Teachers with disability demand US$75 Covid-19 allowances for aides

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Mugove Tafirenyika

SENIOR STAFF WRITER

tafirenyikam@dailynews.co.zw

PHYSICALLY-CHALLENGED teachers are crying foul over government’s failure to pay their assistants the US$75 coronavirus (Covid-19) allowances being paid to all civil servants, saying the practice was discriminatory, the Daily News reports.

This comes as the country’s educators embarked on a nationwide boycott of classes since schools reopened last week, demanding salary payments in United States dollars and improved working conditions amid the Covid-19 pandemic that has so far killed over 200 Zimbabweans.

It also comes as teachers on Monday vowed to continue with their job action after their meeting with the government failed to yield any results as their employer did not bring an improved offer to the table.

Speaking to the Daily News after the meeting, Progressive Teachers Union of Zimbabwe, PTUZ secretary for the physically-challenged, Abiot Moyo, said they expected their employer to treat their aides as equal civil servants.

“It is surprising that our assistants are not included in the Covid-19 allowances yet we were made to understand that it was a risk allowance since we are working in an environment that exposes us.

“We put it to the minister that one begins to question the discriminatory nature of the allowance as they are biased against the visually impaired and others living with other disabilities.

“The response from the Public Service minister (Paul Mavima) was quite encouraging because he promised to act on our complaint,” Moyo said.

He also said they had complained about how authorities deploy teachers with physical challenges to environs that are “even more disabling”.

“At the end of the day, all that is considered is whether we are producing results or not. Nobody even considers whether the environment we operate in is conducive for teachers who are physically challenged. The houses we use, the classrooms and other necessities are not user friendly,” said Moyo.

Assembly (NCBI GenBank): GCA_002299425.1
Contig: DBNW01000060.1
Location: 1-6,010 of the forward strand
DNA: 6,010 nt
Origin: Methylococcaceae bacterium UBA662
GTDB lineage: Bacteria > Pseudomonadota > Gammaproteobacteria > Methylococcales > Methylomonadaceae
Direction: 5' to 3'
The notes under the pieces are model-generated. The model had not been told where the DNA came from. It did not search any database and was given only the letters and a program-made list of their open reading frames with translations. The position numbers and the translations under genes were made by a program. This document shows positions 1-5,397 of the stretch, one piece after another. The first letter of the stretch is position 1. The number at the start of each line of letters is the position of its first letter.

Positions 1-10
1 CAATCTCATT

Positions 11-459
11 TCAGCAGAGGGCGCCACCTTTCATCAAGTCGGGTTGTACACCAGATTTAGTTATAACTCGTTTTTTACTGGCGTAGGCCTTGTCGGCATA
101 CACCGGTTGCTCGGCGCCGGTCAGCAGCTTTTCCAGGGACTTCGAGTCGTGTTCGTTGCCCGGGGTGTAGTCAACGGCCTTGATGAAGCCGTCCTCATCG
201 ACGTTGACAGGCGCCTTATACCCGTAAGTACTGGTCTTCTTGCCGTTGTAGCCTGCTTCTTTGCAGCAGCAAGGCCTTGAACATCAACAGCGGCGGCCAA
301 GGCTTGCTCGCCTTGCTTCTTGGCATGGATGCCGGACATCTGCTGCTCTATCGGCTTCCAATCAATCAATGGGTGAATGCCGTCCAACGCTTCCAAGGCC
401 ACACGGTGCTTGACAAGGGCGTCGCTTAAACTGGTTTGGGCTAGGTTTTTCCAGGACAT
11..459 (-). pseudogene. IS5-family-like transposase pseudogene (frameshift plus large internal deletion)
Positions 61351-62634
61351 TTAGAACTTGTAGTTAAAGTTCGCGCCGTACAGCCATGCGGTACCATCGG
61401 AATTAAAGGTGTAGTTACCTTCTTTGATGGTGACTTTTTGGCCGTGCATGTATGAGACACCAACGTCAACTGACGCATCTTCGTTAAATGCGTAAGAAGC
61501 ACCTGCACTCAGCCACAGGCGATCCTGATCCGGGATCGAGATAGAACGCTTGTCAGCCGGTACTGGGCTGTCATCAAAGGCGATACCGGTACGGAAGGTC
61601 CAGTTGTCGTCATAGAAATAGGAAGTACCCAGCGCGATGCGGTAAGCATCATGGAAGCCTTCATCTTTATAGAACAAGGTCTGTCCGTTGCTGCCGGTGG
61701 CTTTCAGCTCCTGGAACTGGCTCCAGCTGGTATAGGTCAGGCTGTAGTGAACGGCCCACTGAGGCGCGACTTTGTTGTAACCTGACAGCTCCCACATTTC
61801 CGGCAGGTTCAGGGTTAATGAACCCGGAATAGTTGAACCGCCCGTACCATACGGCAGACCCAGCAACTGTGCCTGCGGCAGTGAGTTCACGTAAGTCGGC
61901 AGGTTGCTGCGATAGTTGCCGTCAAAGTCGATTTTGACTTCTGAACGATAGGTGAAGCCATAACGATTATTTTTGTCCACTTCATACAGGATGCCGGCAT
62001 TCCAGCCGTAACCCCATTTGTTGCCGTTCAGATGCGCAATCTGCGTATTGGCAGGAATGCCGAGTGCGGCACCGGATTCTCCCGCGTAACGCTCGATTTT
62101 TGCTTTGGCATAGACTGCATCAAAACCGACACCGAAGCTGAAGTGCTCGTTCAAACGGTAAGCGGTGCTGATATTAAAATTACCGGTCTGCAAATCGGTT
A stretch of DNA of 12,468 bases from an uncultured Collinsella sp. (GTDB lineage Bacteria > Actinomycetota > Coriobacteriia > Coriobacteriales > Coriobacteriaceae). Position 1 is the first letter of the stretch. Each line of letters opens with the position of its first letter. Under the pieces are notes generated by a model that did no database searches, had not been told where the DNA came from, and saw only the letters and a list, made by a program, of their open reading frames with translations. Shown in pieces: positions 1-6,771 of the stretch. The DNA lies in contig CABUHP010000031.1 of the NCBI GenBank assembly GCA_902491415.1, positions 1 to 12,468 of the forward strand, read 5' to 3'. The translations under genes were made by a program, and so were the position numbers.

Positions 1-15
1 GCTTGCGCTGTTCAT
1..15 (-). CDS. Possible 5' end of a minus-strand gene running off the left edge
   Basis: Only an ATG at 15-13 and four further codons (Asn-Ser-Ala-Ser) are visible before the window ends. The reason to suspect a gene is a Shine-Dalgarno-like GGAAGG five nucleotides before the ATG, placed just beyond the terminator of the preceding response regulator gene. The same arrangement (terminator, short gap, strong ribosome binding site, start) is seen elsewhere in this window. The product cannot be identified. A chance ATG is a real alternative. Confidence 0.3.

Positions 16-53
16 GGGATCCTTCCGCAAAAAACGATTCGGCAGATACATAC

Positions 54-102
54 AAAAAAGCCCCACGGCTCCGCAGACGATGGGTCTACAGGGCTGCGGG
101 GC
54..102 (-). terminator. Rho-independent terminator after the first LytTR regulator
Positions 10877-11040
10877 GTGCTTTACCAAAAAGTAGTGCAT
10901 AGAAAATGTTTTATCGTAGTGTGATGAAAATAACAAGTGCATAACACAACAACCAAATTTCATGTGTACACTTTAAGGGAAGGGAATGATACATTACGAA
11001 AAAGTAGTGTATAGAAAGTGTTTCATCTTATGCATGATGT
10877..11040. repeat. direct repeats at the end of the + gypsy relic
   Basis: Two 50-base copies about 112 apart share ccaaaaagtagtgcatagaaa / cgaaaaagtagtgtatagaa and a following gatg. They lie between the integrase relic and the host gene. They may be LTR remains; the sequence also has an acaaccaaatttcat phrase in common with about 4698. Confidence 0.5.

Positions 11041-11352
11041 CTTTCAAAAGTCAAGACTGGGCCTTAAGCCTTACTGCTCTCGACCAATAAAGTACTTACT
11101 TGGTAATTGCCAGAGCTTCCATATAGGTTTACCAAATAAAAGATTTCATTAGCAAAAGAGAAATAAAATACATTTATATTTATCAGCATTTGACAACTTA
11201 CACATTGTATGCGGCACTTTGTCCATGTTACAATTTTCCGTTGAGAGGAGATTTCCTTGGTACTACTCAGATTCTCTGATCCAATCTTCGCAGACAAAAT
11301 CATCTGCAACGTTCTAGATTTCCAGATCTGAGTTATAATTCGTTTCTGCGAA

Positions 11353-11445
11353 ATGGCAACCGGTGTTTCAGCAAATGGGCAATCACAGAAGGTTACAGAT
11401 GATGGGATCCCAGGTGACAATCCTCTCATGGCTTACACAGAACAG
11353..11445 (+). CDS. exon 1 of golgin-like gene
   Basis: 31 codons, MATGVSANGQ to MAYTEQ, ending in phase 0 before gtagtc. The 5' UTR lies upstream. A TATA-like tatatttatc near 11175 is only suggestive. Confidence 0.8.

Mavima confirmed during yesterday’s post Cabinet media briefing that a national disability policy to address challenges being faced by persons living with disability was in the offing.

 “The draft policy on national disability is ready and currently going through cabinet committee processes. After that it will be taken to a full cabinet for approval,” Mavima said.

Teachers with disability work with assistants who help them execute their duties efficiently while receiving payment from the government.

 The government of Zimbabwe has faced criticism over the years for neglecting not only teachers but also learners with disabilities despite getting funding form UN Children’s Fund and other international donors to ensure the needs of disabled students and teachers are met.

The situation is still dire three years after Unicef launched the Education Transition Fund in 2009 in response to serious shortages of learning materials and supplies in schools.

According to a 2014 research by Leonard Cheshire Disability Zimbabwe Trust in schools in four districts in Mashonaland West Province meant to promote the provision of inclusive primary education for children with disabilities, there was a lack of training in special education needs.

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